What is it for there to be a God, and what reason is there for supposing him to conform to the claims of Christian doctrine? In this pivotal volume of his tetralogy, Richard Swinburne builds a rigorous metaphysical system for describing the world, and applies this to assessing the worth of the Christian tenets of the Trinity and the Incarnation. Part I is dedicated to analysing the categories needed to address accounts of the divine nature -
these are substance, cause, time, and necessity. Part II begins by setting out, in terms of these categories, the fundamental doctrine of Western religions - that there is a God. After pointing out some of the different ways in which this doctrine can be developed, Swinburne spells out the
simplest possible account of divine nature. He then goes on to clarify the implications of this account for the specifically Christian doctrines of the Trinity (that God is 'three persons in one substance') and of the Incarnation (that God became incarnate in Jesus Christ). Swinburne finds that there are good reasons to believe the Christian additions to the core Western idea of God.The Christian God builds upon Swinburne's acclaimed
previous work to form a self-contained text which will no doubt become a classic in the philosophy of religion.
`Like his previous works it is marked by the application of philosophically rigorous argumentation to the defence of a broadly orthodox position. This book constitutes a major contribution to philosophical thinking on the divine nature which academic theology will engage with for many years to come.'
`Like his previous works it is marked by the application of philosophically rigorous argumentation to the defence of a broadly orthodox postition...this book constitutes a major contribution to philosophical thinking on the divine nature which academic theology will engage with for many years to come.'
`It is a book for those readers interested in the philosophy of religion ... With its sustained, progressive and convincing arguments the book is also the equivalent of a first-class dictionary of the terms of systematic theology and the philosophy of religion.'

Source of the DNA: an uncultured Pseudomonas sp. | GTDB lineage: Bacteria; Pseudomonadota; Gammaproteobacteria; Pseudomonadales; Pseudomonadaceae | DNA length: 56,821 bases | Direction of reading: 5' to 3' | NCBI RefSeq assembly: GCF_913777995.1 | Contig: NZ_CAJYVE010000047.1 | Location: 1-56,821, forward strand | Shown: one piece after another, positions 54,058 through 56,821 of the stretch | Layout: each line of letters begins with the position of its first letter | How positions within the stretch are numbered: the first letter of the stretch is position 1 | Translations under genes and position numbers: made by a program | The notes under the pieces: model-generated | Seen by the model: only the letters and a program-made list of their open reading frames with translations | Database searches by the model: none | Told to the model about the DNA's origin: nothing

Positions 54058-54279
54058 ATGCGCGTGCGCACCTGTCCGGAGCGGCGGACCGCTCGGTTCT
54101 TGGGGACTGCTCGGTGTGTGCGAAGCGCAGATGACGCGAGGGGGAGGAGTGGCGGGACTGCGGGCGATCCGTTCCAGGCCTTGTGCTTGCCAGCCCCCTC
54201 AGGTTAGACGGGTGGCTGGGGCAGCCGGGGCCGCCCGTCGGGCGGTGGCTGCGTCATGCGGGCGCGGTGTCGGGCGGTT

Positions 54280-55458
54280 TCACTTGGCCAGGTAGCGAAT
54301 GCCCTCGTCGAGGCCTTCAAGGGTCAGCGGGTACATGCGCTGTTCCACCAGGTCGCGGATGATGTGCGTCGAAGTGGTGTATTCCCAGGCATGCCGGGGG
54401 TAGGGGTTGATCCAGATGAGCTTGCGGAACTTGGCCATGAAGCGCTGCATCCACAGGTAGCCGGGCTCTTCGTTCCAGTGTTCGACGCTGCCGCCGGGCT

`The debate about theism's self-understanding should be greatly enhanced.'
`Swinburne's achievement - and it is no mean one - is to give a coherent contemporary account of Christian theism.'
Times Higher Education Supplement
`The Christian God will offer much of interest to the analytical philosopher of religion.'
`This book is an elegant, incisive, provocative, lucid and concise masterpiece ... it should be required reading for theologians, both to show how difficult their discipline really is, and to expose the absurdity of the claim, still sometimes heard from non-philosophers, that metaphysics is finished ... the book is clear and powerful in argument. It is merciless to woolliness of thought, and it presents views which demand to be taken account of by
contemporary theologians. It treats theology as a discipline demanding rigour. Much of it, Christians will surely think, is true, and all of it is worth-while and supremely well said, with the icy clarity and relentless precision that is the mark of much Oxford philosophy. For once the blurb is right: this
will no doubt become a classic in the philosophy of religion.'
`His argumentation is subtle and based on extremely careful groundwork, the implications of which only gradually unfold as the work progresses.'
The Philosophical Quarterly
`An impressive work of sustained argumentation. Swinburne commands a very wide range of philosophical and theological ideas and never shuns hard thinking ... Swinburne's style remains crystal clear.'
`It must be admitted that some effort must be made to understand Christian tradition in a coherent way, and that is precisely what Swinburne does. The book is therefore much to be welcomed as a thoroughly contemporary contribution to philosophy and systematic theology.'
`Swinburne has become one of the eminent and celebrated practitioners of the philosophy of religion. Here, as in his other books, one finds an exceptionally careful, fresh, well-reasoned, and balanced exploration of fundamental human and religious issues.'
`In this the third volume of his magisterial series on the philosophy of Christian doctrine, Swinburne deals with belief in the Trinity and the Incarnation. ... Unfortunately, immense scholarly erudition is incompatible neither with intellectual imcompetance nor with triviality of mind; obviously it would be invidious to cite examples, but they are legion. This only serves to set in relief Swinburne's combination of philosophical power, detailed knowledge
of orthodox Christian doctrine, and just appreciation of its intellectual riches, for it is as admirable as it is rare.'
`Swinburne ... follows in this book his preferred pattern of dealing first with philosophical issues, and then applying his philosophical conclusions in a thorough, systematic and concise way to theological issues ... The Christian God is part of a series, a piece of a larger philosophical argument for the faith. However, the work is ultimately self-sufficient, and a reader with a good philosophical background or aptitude
can approach The Christian God on its own terms. The book is a central work by one of the leading philosophers of religion of our day. It will be a necessary part of any college, university, or seminary library, and it will be profitably read by anyone who thinks seriously about the attributes of God and about the doctrines of the
Trinity and the Incarnation.'
Ashland Theological Journal